“There are now an unprecedented number of unlicensed paddle boards and inflatables with inexperienced people.
“This is just an accident waiting to happen when trying to dodge them on a 17 ton narrow boat that won't stop on a sixpence.
“The towpath is very narrow with heavy undergrowth on either side, and it's getting harder and harder to get the National Trust to do something about it.
& # 39; With a large number of racing bikes, runners, off-leash dogs, and people with strollers, we also suffer from some verbal abuse. The towpath has become completely unusable for a horse.
With people filling the waterway with unlicensed paddle boards and towpaths that were dangerously overcrowded, she decided to close her company. Pictured: Iona arrives aboard the Grand Western Canal Tiverton with owner Jenny Roberts and new manager Philip Brind
Jenny says that & # 39; snowflakes & # 39; who don't understand the nature of the business have accused them of cruelty to animals. And clashes with people who refused to step back to allow the horses through made the trips too stressful. Pictured: Iona begins his journey to Tiverton
Pictured: Iona owner Jenny Roberts leads 14-year-old horse Buddy along the towpath while tourists enjoy a trip on the barge that is pulled behind them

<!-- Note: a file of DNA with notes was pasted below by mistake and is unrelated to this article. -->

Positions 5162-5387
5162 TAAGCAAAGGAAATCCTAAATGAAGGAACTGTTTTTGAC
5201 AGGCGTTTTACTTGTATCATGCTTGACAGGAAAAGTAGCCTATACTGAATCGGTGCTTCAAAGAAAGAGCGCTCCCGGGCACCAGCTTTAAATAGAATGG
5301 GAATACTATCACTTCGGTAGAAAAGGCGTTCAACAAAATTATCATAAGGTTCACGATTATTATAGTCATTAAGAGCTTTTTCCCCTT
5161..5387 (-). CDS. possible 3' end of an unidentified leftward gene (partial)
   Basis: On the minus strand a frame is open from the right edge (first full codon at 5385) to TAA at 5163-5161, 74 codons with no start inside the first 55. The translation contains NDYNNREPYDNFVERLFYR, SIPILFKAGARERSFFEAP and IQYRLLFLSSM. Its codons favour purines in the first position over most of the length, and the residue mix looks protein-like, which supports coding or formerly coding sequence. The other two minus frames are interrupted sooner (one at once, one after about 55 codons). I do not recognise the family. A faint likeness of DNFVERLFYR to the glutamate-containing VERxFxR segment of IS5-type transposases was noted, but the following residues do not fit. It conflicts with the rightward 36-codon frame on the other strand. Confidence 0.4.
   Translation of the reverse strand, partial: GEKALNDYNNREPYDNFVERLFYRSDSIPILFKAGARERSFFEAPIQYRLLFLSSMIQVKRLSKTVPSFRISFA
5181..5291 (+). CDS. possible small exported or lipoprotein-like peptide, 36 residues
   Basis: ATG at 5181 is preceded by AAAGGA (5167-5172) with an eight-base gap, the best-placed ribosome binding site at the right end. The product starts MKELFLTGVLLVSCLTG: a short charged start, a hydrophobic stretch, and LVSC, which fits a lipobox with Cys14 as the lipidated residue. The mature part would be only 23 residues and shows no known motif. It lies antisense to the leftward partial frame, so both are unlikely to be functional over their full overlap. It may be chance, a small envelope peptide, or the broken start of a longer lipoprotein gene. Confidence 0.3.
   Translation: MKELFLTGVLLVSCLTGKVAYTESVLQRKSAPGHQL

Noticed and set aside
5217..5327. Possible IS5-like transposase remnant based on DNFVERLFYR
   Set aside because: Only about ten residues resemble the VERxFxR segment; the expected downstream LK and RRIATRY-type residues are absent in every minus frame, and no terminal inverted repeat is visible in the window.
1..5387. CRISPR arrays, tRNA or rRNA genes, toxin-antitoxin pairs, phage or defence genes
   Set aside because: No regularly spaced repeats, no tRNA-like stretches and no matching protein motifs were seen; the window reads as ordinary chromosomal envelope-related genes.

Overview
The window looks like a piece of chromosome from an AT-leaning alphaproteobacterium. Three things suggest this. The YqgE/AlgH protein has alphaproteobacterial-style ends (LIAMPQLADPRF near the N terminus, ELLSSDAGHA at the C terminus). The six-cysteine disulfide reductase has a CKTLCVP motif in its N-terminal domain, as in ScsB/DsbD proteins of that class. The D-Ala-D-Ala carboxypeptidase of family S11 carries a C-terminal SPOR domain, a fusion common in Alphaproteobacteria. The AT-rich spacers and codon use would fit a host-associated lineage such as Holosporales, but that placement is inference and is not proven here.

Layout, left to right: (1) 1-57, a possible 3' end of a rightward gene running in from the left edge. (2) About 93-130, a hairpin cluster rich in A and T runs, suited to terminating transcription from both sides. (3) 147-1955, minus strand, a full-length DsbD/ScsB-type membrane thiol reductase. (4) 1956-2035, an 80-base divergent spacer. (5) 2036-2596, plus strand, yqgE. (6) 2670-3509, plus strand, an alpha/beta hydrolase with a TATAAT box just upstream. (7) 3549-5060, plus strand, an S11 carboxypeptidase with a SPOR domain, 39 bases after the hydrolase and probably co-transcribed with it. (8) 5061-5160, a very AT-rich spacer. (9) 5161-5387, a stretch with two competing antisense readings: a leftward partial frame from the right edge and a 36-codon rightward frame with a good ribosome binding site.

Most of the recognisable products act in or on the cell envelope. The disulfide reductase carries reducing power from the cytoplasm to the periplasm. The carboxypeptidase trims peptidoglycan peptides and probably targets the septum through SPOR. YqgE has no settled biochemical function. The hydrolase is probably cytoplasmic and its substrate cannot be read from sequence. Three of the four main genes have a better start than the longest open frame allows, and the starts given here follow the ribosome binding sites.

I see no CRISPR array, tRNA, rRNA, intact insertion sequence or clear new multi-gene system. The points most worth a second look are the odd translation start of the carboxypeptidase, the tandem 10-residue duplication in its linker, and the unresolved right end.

& # 39; It's the end of an era and a sad loss for Godalming. I can't walk safely and if I can't walk safely I can't walk, ”she said.
Jenny said while people who were too impatient to sit back quietly and wait while the boat went by are nothing new, the number of people she confronted each time she took Iona out became an issue.
"I get people screaming things like," This is really cruel, what are you doing with these horses? ".
“But they don't get it – it's an easy move for a horse. I could pull the boat, it's on the water so it's not difficult.
“It's a lot easier for the horses than it is for someone to ride them. It's far less strenuous. These are large, heavy horses that they are bred for.
The life and times of the narrow boat Iona
Iona was built in Woolwich on the Thames by Harland and Wolff in 1935 for the Grand Union Carrying Company.
The ship began life as a the & # 39; Bellerophon & # 39 ;, a freight with a narrow boat.
At 70 feet long and 7 feet wide, it is the maximum size for boats traveling in inland canals and can carry up to 35 tons of goods.
She worked as one of two boats and traded between London and the Midlands for most of her life.
It transported coal south from pits in Warwickshire and Leicestershire and returned north with imported goods: wheat, steel, lime juice and wood.
In 1960 she starred in the film The Bargee with Ronnie Barker and Harry H. Corbett.
A few years later she was retired and converted to passenger on the Shropshire Union Canal, pulled by a horse the old-fashioned way.